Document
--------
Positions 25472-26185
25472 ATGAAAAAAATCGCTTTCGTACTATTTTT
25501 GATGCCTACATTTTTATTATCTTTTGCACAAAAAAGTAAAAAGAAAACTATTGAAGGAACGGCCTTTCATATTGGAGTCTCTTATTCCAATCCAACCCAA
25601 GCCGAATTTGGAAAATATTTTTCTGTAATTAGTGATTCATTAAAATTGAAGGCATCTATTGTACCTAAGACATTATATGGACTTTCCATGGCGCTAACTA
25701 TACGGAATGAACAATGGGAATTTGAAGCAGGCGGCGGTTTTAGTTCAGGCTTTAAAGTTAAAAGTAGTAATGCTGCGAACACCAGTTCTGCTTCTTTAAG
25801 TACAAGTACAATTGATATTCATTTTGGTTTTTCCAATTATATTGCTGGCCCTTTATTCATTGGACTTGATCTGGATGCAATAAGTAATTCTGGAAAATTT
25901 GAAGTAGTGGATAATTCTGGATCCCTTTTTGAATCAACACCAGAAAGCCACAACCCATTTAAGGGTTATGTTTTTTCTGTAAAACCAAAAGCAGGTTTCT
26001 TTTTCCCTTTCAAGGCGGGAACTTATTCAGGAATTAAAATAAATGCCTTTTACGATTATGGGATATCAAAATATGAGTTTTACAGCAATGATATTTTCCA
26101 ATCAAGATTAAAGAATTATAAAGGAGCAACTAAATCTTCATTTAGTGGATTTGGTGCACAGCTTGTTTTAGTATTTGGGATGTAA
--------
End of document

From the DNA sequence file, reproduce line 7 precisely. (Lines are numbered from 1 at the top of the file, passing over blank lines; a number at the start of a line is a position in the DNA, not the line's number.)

25901 GAAGTAGTGGATAATTCTGGATCCCTTTTTGAATCAACACCAGAAAGCCACAACCCATTTAAGGGTTATGTTTTTTCTGTAAAACCAAAAGCAGGTTTCT